# KINETIC THEORY

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KINETIC THEORY

The word kinetic indicates motion.
The Kinetic Theory describes the
motion of gas particles.
KINETIC THEORY
The Kinetic Theory has
a few assumptions:

One assumption is that
the gas particles are
out. Therefore, a gas
is mostly EMPTY
SPACE.
KINETIC THEORY
Another assumption:
Gas particles are
always in motion.
They bump into each
other and into the
walls of the container.
They undergo ELASTIC
collisions!
KINETIC THEORY
• Elastic Collisions are
collisions that do NOT
lose or transfer
energy when they
collide.
Gas particles have
little or no attraction
for each other. They
don’t repel each other
either.
KINETIC THEORY
• Not all gas particles have the same
amount of kinetic energy. Some are fast
and some are slow.

• The kinetic energy is proportional to the
temperature of the gas particles. When
the temperature is high, the particles have
more energy and move faster.
BOYLE’S LAW

In a sealed container, the volume
and the pressure of a gas are
inversely proportional at constant
temperature.
BOYLE’S LAW
• Inversely proportional means that as the
volume goes up, the pressure goes down.
OR if the volume goes down, the pressure
goes up.

Mathematically it looks like this:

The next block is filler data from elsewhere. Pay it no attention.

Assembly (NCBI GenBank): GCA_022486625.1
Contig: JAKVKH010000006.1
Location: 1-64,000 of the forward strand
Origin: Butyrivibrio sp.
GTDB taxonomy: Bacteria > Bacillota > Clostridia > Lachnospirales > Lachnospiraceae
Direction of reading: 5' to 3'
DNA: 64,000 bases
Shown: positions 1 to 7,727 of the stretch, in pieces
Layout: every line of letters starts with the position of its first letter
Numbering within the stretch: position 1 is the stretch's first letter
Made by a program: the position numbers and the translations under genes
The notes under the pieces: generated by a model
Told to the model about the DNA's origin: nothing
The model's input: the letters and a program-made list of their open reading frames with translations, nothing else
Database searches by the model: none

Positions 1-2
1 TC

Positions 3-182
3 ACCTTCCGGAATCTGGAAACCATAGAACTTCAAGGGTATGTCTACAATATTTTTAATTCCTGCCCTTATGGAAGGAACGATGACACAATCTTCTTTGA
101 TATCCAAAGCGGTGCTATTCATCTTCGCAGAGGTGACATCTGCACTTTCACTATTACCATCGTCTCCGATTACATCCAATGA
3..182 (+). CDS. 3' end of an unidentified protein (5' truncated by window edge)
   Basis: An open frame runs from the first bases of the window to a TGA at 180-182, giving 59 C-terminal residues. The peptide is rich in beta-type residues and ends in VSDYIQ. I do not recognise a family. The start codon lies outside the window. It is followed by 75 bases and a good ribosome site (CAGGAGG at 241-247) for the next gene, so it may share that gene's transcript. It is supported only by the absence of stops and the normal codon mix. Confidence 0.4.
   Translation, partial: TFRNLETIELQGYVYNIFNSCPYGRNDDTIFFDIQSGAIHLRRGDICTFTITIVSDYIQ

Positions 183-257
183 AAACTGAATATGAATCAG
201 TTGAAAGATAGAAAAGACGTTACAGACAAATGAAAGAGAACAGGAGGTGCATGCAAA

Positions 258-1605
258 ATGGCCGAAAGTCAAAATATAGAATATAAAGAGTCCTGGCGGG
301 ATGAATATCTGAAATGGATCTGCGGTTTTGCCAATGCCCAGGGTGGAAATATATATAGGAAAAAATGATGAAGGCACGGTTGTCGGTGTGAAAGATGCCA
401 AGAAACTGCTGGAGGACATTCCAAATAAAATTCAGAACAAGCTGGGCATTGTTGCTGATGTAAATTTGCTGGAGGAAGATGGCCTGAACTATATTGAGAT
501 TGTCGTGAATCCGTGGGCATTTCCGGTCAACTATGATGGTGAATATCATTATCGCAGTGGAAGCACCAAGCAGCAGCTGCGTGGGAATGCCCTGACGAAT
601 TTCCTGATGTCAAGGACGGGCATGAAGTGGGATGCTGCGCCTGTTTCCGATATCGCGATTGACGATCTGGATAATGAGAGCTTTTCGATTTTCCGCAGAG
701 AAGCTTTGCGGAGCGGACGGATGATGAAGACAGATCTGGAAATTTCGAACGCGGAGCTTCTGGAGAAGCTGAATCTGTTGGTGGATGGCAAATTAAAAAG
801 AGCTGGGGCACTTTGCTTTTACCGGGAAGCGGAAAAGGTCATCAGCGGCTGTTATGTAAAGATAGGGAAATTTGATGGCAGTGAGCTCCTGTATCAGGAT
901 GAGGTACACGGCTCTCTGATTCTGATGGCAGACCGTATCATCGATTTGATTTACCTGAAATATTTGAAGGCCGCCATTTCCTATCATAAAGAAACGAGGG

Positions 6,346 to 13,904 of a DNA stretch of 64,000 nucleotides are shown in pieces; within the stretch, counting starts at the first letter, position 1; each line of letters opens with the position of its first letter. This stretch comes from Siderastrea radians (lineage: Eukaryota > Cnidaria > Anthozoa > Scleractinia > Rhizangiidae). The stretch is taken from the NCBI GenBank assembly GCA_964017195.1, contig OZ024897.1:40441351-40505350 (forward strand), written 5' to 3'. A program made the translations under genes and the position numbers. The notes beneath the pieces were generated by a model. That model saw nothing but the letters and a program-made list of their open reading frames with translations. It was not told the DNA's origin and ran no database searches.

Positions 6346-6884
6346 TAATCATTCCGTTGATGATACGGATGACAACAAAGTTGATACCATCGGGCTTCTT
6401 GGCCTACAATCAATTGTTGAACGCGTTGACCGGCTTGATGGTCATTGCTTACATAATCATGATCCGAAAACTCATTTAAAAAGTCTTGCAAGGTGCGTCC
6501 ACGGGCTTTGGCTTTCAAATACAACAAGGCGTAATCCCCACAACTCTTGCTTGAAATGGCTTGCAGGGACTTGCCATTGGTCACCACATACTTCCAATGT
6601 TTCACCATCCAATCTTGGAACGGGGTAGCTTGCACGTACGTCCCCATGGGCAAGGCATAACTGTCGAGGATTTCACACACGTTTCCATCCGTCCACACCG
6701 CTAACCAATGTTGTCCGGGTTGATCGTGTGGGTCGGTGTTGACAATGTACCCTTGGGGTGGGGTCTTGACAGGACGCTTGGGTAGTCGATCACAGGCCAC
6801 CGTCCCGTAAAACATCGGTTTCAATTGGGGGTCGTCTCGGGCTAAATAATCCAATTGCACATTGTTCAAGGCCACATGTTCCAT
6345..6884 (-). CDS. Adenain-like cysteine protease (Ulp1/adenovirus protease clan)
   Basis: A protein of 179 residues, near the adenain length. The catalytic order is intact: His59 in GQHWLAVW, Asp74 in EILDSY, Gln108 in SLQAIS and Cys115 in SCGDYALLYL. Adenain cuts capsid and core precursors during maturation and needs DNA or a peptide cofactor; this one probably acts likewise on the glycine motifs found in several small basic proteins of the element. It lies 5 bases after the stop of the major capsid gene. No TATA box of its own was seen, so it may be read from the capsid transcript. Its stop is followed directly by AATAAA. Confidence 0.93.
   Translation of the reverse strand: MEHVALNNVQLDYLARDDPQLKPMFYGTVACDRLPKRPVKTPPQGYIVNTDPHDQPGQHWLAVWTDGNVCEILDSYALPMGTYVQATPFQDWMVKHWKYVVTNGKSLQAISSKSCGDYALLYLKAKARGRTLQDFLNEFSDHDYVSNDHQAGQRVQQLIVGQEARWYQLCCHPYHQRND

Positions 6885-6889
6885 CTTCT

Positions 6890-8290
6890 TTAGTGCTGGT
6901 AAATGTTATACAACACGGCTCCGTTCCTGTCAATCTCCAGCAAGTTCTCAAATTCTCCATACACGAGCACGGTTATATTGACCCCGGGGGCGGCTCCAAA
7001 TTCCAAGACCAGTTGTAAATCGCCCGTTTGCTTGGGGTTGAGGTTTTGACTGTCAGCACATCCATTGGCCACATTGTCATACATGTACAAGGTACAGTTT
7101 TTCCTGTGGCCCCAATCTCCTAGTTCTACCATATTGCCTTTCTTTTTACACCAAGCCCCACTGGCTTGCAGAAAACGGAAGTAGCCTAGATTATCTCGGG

V1P1 = V2P2
BOYLE’S LAW
• Consider some gas
particles trapped
inside a jar. If the
volume of the jar is
500ml at a pressure
of 740mm Hg, what
will the volume be if
the pressure changes
to 1500mm Hg?
• V1P1 = V2P2
BOYLE’S LAW
(500ml)*(740mm Hg) = (V2)*(1500mm Hg)

V2 = 246.7ml
BOYLE’S LAW
• Try a second problem:

A balloon has a volume of 0.8 liters at a
pressure of 1.2 atm. What would be the
new pressure if the volume is increased to
2.3 liters?

Remember: V1P1 = V2P2
• Now let’s look at      Pressure    Volume
some data of           133 kPa    0.63 liters
pressure and volume
of a gas in a sealed   122 kPa    0.69 liters
container.             111 kPa    0.75 liters
• What happens to the    100 kPa    0.84 liters
volume of a gas when
88 kPa     0.95 liters
the pressure
decreases?             77 kPa     1.09 liters
66 kPa     1.27 liters
That’s right, the volume increases!

Boyle's Law

1.4
1.2
Take a look at the
Volume (liters)

1                                 graph of the data, it
0.8                                 forms a beautiful
0.6
0.4                                 hyperbola.
0.2
0
0    50           100   150
Pressure (kPa)
Let’s Review Boyle’s Law
• Use the equation V1P1 = V2P2 to solve
problems when the pressure and volume
change while the temperature is constant.

• A pressure vs. volume graph is in the
shape of a hyperbola.

• Don’t mix units, be consistent!
Standard Pressure
Standard pressure is a perfect day on the
beach, right at sea level. The values are:

101.3 kPa = 1.0 atm = 760 mmHg

Get your calculator, it’s time to go to Moodle
and do some Boyle’s Law Problems.

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 views: 1 posted: 10/14/2011 language: English pages: 14